Grandpa Al radioed coordinates during the Korean War. He was quiet, loved his Yankees, and sipped O’Doul’s in the summertime. He had a fake leg and owned a ukulele, too – A sweet, beautiful instrument boxed up in his basement. I can see him now. He’s smiling. Sipping. Strumming and plucking.
When the lightning danced across the sky and the deep thrum of thunder carried out across the plains for the fifth night in a row, he knew the end had come. Torrents of rain and softball-sized hail pounded all around him, devastating his crops, ripping through them like swinging scythes.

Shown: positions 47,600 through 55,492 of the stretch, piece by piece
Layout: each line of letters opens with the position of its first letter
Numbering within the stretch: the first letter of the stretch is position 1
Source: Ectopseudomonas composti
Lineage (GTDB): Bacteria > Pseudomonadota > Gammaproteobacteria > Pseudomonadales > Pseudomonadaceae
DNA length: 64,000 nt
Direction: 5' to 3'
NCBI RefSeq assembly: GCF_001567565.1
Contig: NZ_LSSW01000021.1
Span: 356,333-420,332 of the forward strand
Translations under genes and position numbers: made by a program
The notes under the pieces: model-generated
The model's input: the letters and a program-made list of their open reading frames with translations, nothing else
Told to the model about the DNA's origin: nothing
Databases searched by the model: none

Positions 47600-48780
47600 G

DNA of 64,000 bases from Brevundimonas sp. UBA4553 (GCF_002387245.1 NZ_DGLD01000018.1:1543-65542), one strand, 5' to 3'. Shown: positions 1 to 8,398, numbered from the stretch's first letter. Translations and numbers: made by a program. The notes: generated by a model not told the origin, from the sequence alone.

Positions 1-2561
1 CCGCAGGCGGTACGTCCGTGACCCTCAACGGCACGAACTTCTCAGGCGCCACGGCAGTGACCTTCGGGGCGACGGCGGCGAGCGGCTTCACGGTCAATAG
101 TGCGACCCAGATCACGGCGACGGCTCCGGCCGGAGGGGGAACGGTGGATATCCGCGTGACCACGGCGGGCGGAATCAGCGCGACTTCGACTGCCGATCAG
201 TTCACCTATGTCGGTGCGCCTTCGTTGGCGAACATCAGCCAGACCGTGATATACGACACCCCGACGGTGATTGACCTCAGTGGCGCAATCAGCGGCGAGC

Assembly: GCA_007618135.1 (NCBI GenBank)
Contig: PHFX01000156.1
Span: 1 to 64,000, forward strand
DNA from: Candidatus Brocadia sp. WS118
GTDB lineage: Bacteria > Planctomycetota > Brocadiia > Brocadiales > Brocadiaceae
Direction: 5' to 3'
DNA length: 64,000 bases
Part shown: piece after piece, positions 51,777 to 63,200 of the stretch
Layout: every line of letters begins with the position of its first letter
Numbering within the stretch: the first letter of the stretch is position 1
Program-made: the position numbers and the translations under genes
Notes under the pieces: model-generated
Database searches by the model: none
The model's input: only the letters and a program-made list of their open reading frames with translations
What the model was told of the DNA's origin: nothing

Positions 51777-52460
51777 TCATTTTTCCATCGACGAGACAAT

Blaise watched his wife from the cabana. She was ankle-deep in the Caribbean, collecting seashells – a perfect memory. When he gulped the thin mountain air, trapped in an icy crevasse, he inhaled her. Hypothermic, somewhere above Camp 4, he’d surely die. But the summer breeze would take him home.